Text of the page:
Why Acephobia Has No Place In Queer Communities

Every time National Coming Out Day or Pride Month comes around, an ugly form of discourse rears its unwelcome head. Ace exclusionists, or acephobes, actively argue for the exclusion of asexual and aromantic people from LGBTQ+ communities despite the fact that, in a society where queer people still often struggle to find acceptance, breaking the group into factions isn’t conducive to anything good.

For those unfamiliar with the terms, asexual people don’t experience sexual attraction to anyone and aromantic people don’t experience romantic attraction to anyone. Their place in the LGBTQ+ community is entrenched in their very definitions – you can’t be sexually attracted to someone of the opposite gender if you’re not sexually attracted to anyone, so they’re definitely not straight.

Asexual and aromantic people experience many of the worst parts of homophobia, from corrective rape to childhood bullying to ostracism from mainstream society. The world we live in is incredibly sexualised, something you’re probably familiar with, and media is constantly telling people that they should desire sex without ever presenting another option beyond people who never end up in couples because they’re stereotyped as the ‘ugly one’. It’s not much of an option to be presented with – have sex or be unlovable. Asexual people constantly hear ‘you just haven’t met the right person’, ‘you had a bad experience’, or ‘what, so you’re a plant?’. Much like with gay people, people who are external to the community try to impose their own views or their own opinions onto ace people who just want to exist.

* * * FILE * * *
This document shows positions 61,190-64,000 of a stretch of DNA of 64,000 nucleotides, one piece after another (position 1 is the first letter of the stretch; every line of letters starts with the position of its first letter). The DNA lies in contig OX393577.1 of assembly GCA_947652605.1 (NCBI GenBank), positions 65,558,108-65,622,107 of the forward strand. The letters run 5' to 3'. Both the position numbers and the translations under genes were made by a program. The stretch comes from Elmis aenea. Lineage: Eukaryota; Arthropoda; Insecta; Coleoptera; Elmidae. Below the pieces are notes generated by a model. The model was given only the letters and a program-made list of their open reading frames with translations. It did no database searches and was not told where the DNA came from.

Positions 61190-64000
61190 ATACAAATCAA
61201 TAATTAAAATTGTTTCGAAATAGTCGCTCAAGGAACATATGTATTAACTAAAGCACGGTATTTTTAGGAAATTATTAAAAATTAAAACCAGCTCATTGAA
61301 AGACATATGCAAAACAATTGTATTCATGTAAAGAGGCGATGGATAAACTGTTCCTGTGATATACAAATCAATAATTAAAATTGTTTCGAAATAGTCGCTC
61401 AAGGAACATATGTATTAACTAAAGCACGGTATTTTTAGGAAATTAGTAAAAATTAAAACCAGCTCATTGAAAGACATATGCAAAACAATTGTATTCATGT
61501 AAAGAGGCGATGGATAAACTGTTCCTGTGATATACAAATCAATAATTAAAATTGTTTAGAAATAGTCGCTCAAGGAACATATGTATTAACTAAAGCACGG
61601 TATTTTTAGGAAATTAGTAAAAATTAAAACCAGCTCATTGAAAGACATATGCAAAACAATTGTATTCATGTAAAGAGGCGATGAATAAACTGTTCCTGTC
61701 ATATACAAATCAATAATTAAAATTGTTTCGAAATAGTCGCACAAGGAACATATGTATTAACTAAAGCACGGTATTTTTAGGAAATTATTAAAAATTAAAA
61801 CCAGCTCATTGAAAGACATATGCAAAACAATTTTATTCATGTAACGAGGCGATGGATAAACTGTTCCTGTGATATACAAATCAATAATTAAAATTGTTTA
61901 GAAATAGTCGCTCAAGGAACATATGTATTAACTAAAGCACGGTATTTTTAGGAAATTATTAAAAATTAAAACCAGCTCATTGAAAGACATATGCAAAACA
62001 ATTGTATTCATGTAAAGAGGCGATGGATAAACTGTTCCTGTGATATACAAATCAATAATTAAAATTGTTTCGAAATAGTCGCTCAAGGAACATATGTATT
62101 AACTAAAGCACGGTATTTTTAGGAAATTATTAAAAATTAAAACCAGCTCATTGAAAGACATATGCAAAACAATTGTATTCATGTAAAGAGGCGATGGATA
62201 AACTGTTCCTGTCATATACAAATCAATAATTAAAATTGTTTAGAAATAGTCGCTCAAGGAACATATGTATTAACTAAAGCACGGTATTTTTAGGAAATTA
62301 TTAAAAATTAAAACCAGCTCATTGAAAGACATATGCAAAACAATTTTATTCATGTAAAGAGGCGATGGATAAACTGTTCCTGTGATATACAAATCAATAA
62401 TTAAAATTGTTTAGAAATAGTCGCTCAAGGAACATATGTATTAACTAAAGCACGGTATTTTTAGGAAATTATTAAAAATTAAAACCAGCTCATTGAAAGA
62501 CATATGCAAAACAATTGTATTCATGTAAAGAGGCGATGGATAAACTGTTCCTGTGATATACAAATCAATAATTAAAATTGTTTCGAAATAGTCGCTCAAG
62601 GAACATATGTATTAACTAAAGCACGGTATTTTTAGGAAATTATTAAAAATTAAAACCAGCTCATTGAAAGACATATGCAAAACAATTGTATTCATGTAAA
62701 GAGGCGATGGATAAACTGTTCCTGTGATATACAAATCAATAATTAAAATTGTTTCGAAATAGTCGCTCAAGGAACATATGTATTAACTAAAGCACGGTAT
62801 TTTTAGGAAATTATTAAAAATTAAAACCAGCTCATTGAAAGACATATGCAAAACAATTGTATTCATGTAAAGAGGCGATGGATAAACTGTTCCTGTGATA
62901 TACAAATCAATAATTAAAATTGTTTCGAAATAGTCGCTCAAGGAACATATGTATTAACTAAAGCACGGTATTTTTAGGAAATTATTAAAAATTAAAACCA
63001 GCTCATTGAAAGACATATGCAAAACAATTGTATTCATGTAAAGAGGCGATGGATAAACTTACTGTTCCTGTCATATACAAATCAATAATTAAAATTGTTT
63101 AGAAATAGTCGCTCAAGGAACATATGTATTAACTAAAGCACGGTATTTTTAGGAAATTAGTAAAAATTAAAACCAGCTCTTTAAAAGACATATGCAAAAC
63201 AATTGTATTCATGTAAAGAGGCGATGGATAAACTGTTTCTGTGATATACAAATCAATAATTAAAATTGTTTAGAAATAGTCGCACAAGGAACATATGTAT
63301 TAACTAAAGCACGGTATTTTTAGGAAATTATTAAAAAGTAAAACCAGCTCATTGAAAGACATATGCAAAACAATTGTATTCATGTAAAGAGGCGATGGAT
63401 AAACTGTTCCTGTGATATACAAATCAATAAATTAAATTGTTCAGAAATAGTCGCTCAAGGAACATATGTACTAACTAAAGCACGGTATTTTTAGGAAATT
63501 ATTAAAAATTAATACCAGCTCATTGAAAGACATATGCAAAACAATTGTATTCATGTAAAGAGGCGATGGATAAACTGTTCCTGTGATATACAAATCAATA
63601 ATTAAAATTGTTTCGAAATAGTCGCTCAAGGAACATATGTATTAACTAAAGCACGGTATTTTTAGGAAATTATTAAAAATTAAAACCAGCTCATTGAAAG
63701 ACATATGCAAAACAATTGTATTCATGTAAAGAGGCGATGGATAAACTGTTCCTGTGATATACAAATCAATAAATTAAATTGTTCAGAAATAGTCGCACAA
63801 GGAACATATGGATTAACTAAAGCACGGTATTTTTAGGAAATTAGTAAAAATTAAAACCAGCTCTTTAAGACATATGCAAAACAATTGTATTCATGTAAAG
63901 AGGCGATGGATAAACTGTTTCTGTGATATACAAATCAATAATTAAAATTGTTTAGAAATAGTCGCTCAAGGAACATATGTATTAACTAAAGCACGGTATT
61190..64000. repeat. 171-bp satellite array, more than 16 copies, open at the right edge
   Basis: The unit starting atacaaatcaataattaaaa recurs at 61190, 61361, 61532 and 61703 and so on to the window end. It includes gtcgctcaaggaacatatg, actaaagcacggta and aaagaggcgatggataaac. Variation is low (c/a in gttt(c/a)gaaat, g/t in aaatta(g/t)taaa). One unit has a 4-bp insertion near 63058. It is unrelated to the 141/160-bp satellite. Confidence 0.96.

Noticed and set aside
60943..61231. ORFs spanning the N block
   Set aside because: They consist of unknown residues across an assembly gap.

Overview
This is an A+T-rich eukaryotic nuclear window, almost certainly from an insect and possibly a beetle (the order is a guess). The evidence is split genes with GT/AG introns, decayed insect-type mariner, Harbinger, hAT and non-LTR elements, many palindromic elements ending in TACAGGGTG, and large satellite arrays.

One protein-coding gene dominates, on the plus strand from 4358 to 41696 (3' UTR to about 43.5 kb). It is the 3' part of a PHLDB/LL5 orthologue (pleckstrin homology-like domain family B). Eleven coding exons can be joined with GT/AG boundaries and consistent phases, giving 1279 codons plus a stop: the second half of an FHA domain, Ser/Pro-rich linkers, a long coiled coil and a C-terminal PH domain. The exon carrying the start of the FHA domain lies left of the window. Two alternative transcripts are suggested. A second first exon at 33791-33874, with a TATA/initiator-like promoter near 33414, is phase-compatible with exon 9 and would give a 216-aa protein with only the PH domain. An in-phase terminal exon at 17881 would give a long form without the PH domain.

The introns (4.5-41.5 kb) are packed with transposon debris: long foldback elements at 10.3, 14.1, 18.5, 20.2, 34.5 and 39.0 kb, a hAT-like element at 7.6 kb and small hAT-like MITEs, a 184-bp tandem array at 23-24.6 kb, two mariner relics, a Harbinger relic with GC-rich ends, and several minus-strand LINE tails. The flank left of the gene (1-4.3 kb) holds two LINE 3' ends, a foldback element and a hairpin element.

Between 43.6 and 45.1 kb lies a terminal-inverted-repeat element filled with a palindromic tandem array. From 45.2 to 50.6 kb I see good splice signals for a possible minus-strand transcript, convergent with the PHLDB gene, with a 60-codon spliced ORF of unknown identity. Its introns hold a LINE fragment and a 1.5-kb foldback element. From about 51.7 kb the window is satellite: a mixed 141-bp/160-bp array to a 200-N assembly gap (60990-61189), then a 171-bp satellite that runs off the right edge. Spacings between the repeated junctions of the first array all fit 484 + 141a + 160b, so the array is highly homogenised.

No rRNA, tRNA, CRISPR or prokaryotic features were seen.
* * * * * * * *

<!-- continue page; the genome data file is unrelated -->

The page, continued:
No identity on the asexual spectrum is a choice, just like no other queer identity is a choice. Asexuality is not something that needs to be fixed. Since straight people can’t understand and respect these basic fundamentals to someone’s identity, asexual and aromantic people have a right to their place in the LGBTQ+ community as much as any other letter. Luckily most major organisations that recognise multiple identity beyond just gay and lesbian (think bisexuality, pansexuality, etc.) also recognise asexuality; there’s an asexual flag outside of the Stonewall Inn in a beautiful display of solidarity and unity; but there are also people out there who fervently oppose a place for asexuality in the LGBTQ+ community. If there’s one thing that’s been learned throughout the history of the LGBTQ+ movement it’s that we’re stronger together and that excluding people from safe spaces and Pride events isn’t what this community is about. But with any luck, we’re moving in the right direction when it comes to stamping out acephobia within the community.